Fun Fact: Although there are but 25 H-D dealers in India, Harley owns the #1 spot in that nation’s 600cc-plus category. Harley operates CKD (Complete Knock Down) factories in India and Brazil to sidestep onerous import duties in those countries.

There are two key elements to the Sport Glide’s concept: First is the addition of modest wind protection from a shrunken version of Harley’s signature batwing fairing; additionally is the inclusion of stowage space via saddlebags, an important consideration for European riders who desire greater functionality from their motorcycles. A stripped-down appearance is available by both elements being quickly detachable without tools.

The mini batwing is the key styling facet of the Sport Glide.

“The Sport Glide offers the thrilling dynamic capability of the new Softail platform with features that make it suited for both commuting and light touring,” explained Dave Latz, senior product planning manager at Harley-Davidson, in a media release.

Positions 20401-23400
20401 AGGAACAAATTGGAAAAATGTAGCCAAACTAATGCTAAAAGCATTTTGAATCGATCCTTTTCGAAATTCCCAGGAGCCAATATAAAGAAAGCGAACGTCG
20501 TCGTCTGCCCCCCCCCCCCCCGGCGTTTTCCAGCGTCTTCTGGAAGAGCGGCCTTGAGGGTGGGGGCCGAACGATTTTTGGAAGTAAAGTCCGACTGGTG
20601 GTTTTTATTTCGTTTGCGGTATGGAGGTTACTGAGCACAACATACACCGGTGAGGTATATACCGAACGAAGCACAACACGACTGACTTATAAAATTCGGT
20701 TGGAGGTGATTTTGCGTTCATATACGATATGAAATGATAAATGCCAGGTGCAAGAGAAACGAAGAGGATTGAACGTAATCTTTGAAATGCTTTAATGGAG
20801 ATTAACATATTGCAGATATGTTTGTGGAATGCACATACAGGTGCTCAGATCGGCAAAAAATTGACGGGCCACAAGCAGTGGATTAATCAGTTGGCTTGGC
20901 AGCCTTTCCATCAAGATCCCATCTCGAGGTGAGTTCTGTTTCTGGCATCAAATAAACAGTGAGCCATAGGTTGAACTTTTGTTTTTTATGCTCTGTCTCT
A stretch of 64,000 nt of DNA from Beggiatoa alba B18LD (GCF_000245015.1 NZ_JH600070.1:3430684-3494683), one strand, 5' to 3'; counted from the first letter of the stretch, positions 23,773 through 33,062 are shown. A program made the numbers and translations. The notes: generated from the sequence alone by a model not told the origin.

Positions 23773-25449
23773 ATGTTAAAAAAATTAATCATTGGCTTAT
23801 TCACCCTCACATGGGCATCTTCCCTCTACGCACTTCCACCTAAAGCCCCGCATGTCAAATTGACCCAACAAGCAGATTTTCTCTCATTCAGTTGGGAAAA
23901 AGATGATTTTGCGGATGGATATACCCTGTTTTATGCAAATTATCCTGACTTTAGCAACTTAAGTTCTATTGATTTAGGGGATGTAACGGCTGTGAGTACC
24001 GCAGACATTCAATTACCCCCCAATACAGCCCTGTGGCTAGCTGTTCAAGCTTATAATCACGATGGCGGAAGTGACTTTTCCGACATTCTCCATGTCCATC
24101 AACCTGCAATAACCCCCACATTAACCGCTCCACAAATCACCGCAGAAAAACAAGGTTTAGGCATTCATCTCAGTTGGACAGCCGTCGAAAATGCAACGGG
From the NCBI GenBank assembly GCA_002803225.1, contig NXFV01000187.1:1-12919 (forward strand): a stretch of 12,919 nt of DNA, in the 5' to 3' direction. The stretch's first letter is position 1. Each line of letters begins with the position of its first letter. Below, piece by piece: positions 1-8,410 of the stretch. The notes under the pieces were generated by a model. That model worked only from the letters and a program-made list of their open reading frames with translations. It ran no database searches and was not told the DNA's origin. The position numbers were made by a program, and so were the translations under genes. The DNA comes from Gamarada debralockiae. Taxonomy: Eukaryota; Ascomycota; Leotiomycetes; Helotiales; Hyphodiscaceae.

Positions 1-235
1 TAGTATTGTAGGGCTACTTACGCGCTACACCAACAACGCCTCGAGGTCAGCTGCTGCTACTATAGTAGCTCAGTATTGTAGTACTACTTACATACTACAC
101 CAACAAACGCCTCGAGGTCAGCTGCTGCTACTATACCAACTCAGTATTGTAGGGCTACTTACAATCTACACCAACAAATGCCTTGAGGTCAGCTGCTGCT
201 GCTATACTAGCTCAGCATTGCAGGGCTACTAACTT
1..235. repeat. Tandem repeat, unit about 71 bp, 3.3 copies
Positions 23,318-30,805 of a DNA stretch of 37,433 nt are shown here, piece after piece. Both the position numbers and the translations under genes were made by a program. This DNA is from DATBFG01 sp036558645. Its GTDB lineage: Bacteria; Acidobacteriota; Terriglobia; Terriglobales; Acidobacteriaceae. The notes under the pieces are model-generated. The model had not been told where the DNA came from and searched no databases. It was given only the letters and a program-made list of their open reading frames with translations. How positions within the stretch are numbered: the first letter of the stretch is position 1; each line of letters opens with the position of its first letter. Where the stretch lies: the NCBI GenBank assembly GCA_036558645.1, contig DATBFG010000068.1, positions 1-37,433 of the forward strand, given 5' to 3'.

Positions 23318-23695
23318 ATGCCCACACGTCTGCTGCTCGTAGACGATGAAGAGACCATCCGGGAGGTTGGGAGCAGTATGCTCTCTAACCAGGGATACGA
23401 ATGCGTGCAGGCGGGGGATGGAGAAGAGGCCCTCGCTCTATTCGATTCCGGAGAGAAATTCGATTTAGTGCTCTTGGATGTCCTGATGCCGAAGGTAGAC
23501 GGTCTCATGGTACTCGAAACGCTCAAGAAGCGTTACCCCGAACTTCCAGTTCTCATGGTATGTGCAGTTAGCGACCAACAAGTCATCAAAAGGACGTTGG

To test the concept, Harley invited a quartet of journalists to ride the Sport Glide on the roads north of L.A. It would be my first experience with a new Softail, and I came away thinking the Sport Glide might be my favorite Harley of them all.

The Sport Glide’s windscreen and bags can be removed in seconds without tools to reveal the basic cruiser underneath when your tour is headed only as far as the neighborhood coffee shop.

First things first: style. After all, it’s not only MO editors who believe that style is a primary selling point for motorcycles, and that’s especially true for Harleys. Paul James says many of H-D’s customers choose a bike based on the way it looks rather than the dynamic promises intended in their designs. “They view their choices through the lens of style,” James relates.